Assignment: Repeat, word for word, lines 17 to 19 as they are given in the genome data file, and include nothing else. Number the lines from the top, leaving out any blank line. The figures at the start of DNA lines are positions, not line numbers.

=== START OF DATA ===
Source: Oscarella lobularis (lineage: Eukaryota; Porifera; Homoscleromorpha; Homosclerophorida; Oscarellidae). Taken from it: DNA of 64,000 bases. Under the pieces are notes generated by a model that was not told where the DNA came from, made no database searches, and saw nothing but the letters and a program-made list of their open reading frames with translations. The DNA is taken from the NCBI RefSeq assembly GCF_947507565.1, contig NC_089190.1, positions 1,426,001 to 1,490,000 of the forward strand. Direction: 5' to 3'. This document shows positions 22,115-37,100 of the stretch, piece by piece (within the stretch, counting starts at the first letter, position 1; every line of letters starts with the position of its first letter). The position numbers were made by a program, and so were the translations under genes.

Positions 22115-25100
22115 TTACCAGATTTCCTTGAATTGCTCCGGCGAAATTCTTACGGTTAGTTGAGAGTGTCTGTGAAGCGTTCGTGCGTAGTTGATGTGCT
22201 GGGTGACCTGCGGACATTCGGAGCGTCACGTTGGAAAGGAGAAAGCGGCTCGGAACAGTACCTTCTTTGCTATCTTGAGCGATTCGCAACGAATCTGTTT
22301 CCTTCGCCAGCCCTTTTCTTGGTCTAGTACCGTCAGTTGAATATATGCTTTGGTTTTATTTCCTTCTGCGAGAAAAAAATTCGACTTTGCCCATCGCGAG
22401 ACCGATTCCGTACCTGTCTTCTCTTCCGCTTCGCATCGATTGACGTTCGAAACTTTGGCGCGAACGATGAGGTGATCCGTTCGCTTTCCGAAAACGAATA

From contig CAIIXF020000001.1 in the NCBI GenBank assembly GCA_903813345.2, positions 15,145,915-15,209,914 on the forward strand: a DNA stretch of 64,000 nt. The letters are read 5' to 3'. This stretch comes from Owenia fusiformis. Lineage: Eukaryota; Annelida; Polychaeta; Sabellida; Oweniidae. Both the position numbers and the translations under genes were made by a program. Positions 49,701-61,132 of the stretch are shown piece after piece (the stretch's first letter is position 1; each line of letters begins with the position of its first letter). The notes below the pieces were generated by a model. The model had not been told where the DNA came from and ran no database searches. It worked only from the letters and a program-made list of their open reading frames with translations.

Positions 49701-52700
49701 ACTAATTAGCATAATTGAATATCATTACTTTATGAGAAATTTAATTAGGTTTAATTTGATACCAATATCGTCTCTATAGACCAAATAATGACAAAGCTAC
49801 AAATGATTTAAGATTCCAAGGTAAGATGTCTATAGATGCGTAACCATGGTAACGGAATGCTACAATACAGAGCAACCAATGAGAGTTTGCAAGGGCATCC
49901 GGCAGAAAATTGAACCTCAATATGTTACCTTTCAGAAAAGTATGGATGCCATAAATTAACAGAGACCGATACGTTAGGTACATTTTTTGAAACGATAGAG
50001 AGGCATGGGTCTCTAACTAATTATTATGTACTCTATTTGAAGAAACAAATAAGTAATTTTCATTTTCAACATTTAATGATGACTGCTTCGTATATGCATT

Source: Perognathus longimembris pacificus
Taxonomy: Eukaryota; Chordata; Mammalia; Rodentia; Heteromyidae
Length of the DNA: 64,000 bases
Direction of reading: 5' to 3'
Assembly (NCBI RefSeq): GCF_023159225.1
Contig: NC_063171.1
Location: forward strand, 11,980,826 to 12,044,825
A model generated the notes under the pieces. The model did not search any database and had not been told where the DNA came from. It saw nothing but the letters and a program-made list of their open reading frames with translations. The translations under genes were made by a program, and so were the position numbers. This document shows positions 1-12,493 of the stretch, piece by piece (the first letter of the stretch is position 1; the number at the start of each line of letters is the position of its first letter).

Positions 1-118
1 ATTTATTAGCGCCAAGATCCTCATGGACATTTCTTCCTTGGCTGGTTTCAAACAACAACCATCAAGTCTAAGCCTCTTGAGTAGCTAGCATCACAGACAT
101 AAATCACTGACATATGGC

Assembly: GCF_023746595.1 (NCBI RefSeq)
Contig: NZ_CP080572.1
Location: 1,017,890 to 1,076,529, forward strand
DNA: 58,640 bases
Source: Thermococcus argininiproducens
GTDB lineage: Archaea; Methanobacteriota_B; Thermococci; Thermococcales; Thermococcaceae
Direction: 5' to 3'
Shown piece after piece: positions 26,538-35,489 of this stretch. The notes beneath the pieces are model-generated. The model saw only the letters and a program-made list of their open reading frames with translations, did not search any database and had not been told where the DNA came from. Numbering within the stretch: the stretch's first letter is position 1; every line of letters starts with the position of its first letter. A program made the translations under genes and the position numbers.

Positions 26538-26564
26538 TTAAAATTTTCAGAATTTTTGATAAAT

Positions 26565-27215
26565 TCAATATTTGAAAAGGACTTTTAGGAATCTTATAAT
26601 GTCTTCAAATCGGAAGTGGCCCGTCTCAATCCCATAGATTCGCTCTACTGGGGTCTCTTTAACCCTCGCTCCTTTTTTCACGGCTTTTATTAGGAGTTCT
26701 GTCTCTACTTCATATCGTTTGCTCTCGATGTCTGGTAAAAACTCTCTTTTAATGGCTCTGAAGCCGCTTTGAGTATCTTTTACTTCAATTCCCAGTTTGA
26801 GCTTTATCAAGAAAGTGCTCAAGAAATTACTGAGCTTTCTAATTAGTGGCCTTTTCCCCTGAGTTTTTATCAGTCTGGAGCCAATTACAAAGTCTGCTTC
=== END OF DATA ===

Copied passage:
Assembly (NCBI RefSeq): GCF_023159225.1
Contig: NC_063171.1
Location: forward strand, 11,980,826 to 12,044,825